9.4. Invention of Delinquency

Alison S. Burke and Kate McLean

Before the creation of the juvenile court, there was no such thing as “delinquency.” Youth were convicted of crimes, just  as adults were. Just as the concept of “childhood” is socially constructed, scholars also say that the emergence of “juvenile delinquency” was (and is) shaped by social, economic, and religious changes. [1] We can see this in the changing eligibility rules for juvenile court nationwide. In general, juvenile courts oversees cases for youth between the ages of 7 and 17. Seven is often the lower limit of the reaches or protections of the juvenile justice system, while 17 is the  most common upper limit. This means that at 18, youth are considered adults, and are thus tried under the laws of the adult criminal justice system. However, as emerging research continues to suggest that the brain, and its capacity for risk assessment and behavioral control, continues to develop into individual’s 20s, some states have begun raising their upper age limits. For example, in New York and Michigan, youth may enter juvenile court through their 18th year, only “becoming adults” when they are 19; in 2022, Vermont expanded juvenile courts to also serve 19-year-olds. the Oregon Youth Authority houses youth until the age of 25. Similarly, the movement to legislate a minimum age for entry into juvenile court has picked up speed in recent years, with 23 states now stipulating a “floor” for juvenile prosecution (for at least some offenses).

See the Change

While the map linked here is not fully up-to-date, it does allow us to visualize the “social construction of delinquency” by show changes in the minimum, and maximum, ages of juvenile court over time. Drag the slider from 1997 to 2018, for both the upper and lower age tabs. What has happened over time? Are any regional patterns apparent?

After the creation of the first juvenile court in 1899, reformers were worried that restricting the court to only criminal youth would make it function more like an adult criminal court, as opposed to a rehabilitative, treatment-oriented institution. Within a couple of years of its passage, amendments to the Illinois Juvenile Court Act broadened the definition of delinquency to include “incorrigible youth” – children described as unruly and out-of-control [2] The definition of juvenile delinquency was expanded to include status offenses or offenses that are only illegal because of the age of the offender. Examples include: drinking alcohol, running away, ungovernability, truancy (skipping school), and curfew violations. Overall,  the juvenile justice system is responsible for youth who are considered dependent, neglected, incorrigible, delinquent, and/or status offenders.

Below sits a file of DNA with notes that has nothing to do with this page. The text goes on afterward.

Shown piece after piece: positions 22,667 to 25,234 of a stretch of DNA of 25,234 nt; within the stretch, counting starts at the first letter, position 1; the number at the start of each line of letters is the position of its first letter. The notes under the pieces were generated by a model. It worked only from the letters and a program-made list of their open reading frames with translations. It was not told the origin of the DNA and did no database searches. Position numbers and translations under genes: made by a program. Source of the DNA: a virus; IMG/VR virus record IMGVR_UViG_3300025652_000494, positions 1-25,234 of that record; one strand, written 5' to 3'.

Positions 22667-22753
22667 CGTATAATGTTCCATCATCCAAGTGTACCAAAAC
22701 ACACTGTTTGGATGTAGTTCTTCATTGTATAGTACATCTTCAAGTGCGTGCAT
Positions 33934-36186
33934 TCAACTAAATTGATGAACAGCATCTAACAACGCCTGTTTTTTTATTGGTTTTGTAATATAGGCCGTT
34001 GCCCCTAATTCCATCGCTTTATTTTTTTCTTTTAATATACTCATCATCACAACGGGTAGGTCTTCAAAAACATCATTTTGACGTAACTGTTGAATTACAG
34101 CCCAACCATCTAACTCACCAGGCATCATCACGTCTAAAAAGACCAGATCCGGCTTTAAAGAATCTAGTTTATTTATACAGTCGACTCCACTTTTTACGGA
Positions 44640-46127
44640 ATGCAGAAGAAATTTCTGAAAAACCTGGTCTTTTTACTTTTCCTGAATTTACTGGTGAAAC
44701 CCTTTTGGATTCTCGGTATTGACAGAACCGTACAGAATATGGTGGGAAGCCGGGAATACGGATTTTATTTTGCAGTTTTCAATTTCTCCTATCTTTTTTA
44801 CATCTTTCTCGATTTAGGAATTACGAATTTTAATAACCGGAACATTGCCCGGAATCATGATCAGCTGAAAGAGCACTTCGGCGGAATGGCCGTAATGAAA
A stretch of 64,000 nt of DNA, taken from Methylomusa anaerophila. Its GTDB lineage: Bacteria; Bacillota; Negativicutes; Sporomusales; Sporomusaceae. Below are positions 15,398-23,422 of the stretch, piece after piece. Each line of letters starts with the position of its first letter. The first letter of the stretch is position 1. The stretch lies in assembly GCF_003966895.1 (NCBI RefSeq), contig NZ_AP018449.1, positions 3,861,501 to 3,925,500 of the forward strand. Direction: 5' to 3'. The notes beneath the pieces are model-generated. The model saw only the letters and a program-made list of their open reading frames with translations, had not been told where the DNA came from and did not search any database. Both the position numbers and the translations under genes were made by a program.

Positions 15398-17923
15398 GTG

The purpose of the original juvenile court was to act according to the rehabilitative ideal. As such, it emphasized reform and treatment over retribution and punishment. [3] To this end, terminology in juvenile court is even different, to denote its separation from the adversarial adult processes. To initiate the juvenile court process, a petition is filed “in the welfare of the child” (an “indictment” in the adult criminal process.) The proceedings of juvenile courts are referred to as hearings (instead of trials). Juvenile courts adjudicate youths to be delinquent, rather than convicting them, or finding them guilty of an offense, and juvenile delinquents are given a disposition, instead of a sentence, as in adult criminal courts.

Listen Up

Want to learn more about the punitive turn in juvenile justice, and the real lives it continues to effect? Listen to the Caught, a podcast that features real kids talking “about the moment they collided with law and order, and how it changed them forever.”

  1. Feld, B.C. (1999). Bad Kids: Race and the Transformation of the Juvenile Court. New York: Oxford University Press.
  2. Feld, B.C. (1999). Bad Kids: Race and the Transformation of the Juvenile Court. New York: Oxford University Press.
  3. Feld, B.C. (1999). Bad Kids: Race and the Transformation of the Juvenile Court. New York: Oxford University Press.


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9.4. Invention of Delinquency Copyright © 2019 by Alison S. Burke and Kate McLean is licensed under a Creative Commons Attribution-NonCommercial-ShareAlike 4.0 International License, except where otherwise noted.

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